This game came into my shop after the owner reported that it wouldn’t start. The first item that I noticed was the game wouldn’t exit the audit mode. The next item the owner did was replace the batteries. This had no effect on the game. Next, I initially thought it was a 5101 RAM issue, which might have been part of the issue. I continued troubleshooting this section and noticed that the battery holder had some corrosion and wasn’t sending the proper voltage to the chip. I removed the battery holder and installed a NVRAM. Since the boards were out, it made sense to go ahead and make updates to the boards.
CPU, Driver, and Power Supply Boards
I replaced all the header pins on the boards including the header and sockets for the 40-pin interconnect. On the CPU board, I replaced the SCANBE sockets with good dual wipe sockets. I went ahead and replaced the eight TIP42 and 27 ohm resistors with FQP17P06 and 0 ohm resistors. This cleaned up the appearance quite a bit as the 27 ohm resistors were over heated.
In addition, I added new caps to the power supply board as the original ones were still present. The high voltage section was measuring correctly so I didn’t install a HV Kit.
Testing the Power Supply
I tested the Power Supply as my next step (before and after the rebuild) by removing all the connectors but 3J1 and 3J2. To test the different voltages on the power supply, use your DMM on the following test points:
- +12 Volts (3J6 header pin): Red Lead to +12 (pin 6) and Black Lead to ground (any pin 11-15)
- +5 Volts (3J6 header pin): Red Lead to +5 (pin 7-10) and Black Lead to ground (any pin 11-15)
- +100 Volts (3J5 header pin): Red Lead to +100 (pin 4) and Black Lead to ground (pin 1)
- -100 Volts (3J5 header pin): Red Lead to -100 (any pin 5-8) and Black Lead to ground (pin 1)
- Lamp voltage (3J4 header pin): Red Lead to +16 (any pin 5-8) and Black Lead to ground (pin 1)
- Solenoid voltage (3J3 header pin): Red Lead to +16 (pin 6-9) and Black Lead to ground (pin 3)
Drop Targets & Flipper Rebuild
After putting the boards back in the game, and it started right up. One thing I noticed was the ball/credit display and player 4 displays would not light up. Siegecraft makes a nice portable portable display, which I used to get the game into free play. I played the game and noticed the right flipper had quite a bit of “give” to it. I noticed that the pawl was damaged and replaced it. As I continued playing a game, I noticed that the drop targets were not scoring points. This was similar to Black Knight and went through and cleaned and adjusted the switches. Finally, all drop target now scored when hit.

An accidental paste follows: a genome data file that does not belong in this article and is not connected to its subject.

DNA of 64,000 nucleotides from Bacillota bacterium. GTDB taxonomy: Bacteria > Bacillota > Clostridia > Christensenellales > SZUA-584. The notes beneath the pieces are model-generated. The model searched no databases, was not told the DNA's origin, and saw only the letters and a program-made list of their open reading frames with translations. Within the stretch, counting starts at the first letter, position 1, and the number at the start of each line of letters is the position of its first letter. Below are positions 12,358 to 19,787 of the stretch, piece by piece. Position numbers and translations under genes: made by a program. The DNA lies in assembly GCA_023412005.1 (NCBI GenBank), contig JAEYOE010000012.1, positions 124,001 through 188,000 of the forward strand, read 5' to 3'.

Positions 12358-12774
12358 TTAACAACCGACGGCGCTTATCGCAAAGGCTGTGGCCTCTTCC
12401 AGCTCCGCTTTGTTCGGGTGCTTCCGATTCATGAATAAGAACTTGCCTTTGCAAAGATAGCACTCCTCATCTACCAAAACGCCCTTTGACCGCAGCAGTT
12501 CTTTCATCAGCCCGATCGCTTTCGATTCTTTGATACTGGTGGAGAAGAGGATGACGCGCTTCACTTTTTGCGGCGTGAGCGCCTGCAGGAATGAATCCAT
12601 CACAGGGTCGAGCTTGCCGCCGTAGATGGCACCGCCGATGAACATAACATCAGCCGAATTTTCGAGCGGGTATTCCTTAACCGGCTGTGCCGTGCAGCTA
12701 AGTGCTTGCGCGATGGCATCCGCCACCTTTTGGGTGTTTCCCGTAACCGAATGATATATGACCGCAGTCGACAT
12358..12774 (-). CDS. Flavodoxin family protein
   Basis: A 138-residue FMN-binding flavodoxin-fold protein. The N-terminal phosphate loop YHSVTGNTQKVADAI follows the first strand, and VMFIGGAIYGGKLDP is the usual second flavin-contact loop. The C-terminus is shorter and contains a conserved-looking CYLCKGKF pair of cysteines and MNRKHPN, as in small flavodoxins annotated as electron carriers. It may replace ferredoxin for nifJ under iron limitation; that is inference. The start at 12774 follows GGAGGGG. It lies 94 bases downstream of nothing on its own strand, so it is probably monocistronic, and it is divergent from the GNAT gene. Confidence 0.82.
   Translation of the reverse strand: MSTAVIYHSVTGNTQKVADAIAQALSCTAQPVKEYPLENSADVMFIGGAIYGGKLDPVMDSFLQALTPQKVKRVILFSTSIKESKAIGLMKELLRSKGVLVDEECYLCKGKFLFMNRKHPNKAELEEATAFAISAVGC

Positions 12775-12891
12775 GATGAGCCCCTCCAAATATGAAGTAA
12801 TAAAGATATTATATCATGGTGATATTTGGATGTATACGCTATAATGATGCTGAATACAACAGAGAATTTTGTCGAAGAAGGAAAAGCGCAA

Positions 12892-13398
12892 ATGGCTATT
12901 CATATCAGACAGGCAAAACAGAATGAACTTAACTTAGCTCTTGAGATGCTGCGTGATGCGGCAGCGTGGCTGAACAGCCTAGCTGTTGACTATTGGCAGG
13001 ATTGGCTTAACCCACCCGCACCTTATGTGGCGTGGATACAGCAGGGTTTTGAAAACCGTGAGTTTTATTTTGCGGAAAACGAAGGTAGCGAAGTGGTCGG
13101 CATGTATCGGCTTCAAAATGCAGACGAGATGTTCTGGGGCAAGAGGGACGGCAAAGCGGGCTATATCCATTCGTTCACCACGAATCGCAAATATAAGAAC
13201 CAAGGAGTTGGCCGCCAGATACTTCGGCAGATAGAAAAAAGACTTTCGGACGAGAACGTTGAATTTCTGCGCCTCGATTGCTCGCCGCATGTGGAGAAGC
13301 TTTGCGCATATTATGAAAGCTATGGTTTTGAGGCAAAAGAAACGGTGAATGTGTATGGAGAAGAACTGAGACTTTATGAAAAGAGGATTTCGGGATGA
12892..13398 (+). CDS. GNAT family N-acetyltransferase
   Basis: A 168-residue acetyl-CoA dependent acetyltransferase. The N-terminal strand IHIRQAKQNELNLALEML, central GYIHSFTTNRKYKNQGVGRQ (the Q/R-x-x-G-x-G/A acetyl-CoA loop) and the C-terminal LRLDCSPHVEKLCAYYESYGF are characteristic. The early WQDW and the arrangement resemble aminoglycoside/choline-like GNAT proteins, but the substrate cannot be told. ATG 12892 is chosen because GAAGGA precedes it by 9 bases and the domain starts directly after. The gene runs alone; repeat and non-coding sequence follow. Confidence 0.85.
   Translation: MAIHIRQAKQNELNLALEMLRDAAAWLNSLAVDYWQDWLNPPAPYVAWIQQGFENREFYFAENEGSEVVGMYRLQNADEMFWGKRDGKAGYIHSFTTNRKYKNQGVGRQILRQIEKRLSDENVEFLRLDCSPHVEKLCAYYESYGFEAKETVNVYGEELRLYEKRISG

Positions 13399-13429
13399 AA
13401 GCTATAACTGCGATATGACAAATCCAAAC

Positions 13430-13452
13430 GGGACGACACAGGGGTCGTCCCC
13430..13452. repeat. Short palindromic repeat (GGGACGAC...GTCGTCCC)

The master display had many resistors burnt. Replacing the resistors did not change the displays. I switched player 4 and 3 around and the problem followed with the 4th player display, which rules out that it was bad. I came to the same conclusion to the ball/credit display. Owner said not to worry about the displays for now, and will play it using player 1-3.
LED Flipper Button
The current owner wanted to replace his old and worn out flipper buttons with new LED ones. I bought a kit online and installed it for him. I found the kit was really easy to install and made quite a bit of difference between the old and the new ones. Ultimately, the owner liked the red incandescent flipper button and therefore installed that one.
The game needed what I like to call the “100,000 mile” tune-up. The connectors, sockets, and capacitors needed upgraded after 30 years of use. I was able to play the game a bit, and liked the music and the call outs. In conclusion, this game must of been the cat’s meow when it came out in 1979 as it was the first speaking pinball machine.